Over the course of 11 seasons, Modern Family aired episodes during a crucial period of advancement for LGBTQ rights, including the commencement of national marriage equality and a growing nationwide acceptance of LGBTQ people.
The groundbreaking ABC sitcom may have helped move hearts and minds through its storyline involving Mitch (Jesse Tyler Ferguson) and Cam (Eric Stonestreet), a gay couple who married and raised children over their story arc.
Their love definitively moved the opinions of one character, the conservative patriarch Jay (Ed O’Neill), who according to the show's creators, Christopher Lloyd and Steve Levitan, proceeded to "evolve" to reflect America's attitudes toward gay rights, as well as interracial marriage.
Regarding the latter issue, Jay's relationship with his second wife, Gloria (Sofía Vergara), including his efforts to learn Spanish, also reflects this shift toward more progressive attitudes, the creators told The New York Times in an interview tied to the show's series finale on Wednesday.
"Jay was the character who started out with one foot in the old way of thinking, and he was trying to figure out his way in a new world. By the end, he has fully planted his other foot on the more progressive side. He’s been through a lot, and it’s hard for people who grew up one way to see the world changing so fast. But he seems to have come out better for it," Levitan said.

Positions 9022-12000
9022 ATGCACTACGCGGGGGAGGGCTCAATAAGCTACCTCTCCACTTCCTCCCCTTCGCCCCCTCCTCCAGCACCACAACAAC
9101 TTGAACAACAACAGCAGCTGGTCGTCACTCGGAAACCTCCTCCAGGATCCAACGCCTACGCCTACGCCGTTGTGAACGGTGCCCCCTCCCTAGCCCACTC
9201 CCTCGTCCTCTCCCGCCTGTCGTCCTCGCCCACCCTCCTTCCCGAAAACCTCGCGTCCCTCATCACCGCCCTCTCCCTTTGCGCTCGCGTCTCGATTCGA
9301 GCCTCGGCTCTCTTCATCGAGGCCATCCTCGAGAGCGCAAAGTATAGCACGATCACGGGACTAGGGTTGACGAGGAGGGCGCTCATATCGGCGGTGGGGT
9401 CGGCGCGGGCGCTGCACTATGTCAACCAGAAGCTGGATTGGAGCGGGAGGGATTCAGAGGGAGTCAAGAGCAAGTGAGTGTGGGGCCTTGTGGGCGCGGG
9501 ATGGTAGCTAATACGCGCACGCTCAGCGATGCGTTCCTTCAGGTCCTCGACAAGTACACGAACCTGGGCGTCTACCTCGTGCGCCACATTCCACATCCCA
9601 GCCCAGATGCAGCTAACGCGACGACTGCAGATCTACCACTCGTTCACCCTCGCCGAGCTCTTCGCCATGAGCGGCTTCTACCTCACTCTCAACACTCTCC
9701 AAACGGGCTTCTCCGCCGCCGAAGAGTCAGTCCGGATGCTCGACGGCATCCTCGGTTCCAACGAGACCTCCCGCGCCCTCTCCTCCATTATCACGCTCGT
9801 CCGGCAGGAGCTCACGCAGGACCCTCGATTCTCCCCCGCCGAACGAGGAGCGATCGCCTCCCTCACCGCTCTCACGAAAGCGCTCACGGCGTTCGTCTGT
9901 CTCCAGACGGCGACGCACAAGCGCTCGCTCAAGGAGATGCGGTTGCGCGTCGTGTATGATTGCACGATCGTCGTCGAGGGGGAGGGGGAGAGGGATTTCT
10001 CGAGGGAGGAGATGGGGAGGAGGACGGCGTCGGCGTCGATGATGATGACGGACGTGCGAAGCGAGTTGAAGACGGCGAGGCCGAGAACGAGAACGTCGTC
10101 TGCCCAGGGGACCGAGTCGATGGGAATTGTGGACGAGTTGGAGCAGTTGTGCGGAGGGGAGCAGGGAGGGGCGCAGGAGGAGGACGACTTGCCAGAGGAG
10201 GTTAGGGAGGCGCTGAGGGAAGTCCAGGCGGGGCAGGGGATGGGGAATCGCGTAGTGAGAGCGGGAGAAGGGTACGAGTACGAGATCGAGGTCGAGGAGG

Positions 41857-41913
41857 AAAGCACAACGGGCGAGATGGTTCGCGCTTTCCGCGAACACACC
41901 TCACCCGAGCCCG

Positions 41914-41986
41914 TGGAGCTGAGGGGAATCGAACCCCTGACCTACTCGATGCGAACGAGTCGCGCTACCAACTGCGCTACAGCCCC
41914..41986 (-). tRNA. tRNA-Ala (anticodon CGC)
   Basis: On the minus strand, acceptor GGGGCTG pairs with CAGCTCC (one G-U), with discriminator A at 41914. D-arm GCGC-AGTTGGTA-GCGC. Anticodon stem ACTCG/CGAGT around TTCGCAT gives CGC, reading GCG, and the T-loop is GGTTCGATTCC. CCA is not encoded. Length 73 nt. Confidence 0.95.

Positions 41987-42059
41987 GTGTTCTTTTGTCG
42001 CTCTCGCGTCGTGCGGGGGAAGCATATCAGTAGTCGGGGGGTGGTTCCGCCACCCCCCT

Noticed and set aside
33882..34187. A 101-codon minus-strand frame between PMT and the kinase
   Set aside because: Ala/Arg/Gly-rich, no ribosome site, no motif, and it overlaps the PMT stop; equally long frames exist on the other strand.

"The character made a decision for himself that he wanted a second run at a family and to do better than he did the first time, when he ended up getting divorced and wasn’t necessarily the best father to his kids. He didn’t know so much would be thrown at him in this do-over, but it was nice to see him evolve. And it’s fair to say he might represent a certain quadrant of our society that has come around on issues like gay rights and interracial marriage," Lloyd added.
The evocation of the word "evolve" recalls President Obama's term for how he came to change his opinion on same-sex marriage. He had publicly supported only civil unions for same-sex couples shifted his stance in 2012 to embrace marriage equality, around the same time a majority of Americans also polled as supporting equal marriage rights. A 2019 study shows that number as high as 63 percent.
While Modern Family was criticized by some LGBTQ viewers for often running into trope territory — it took until season 2 for Mitch and Cam to kiss, for example — "there is no denying the hearts and minds the pair changed," The Advocate noted in a piece that listed it among the "20 Most Important LGBTQ TV Shows of the Decade." A spin-off featuring these characters is currently under discussion — and hopefully, it will avoid the mistakes of the past.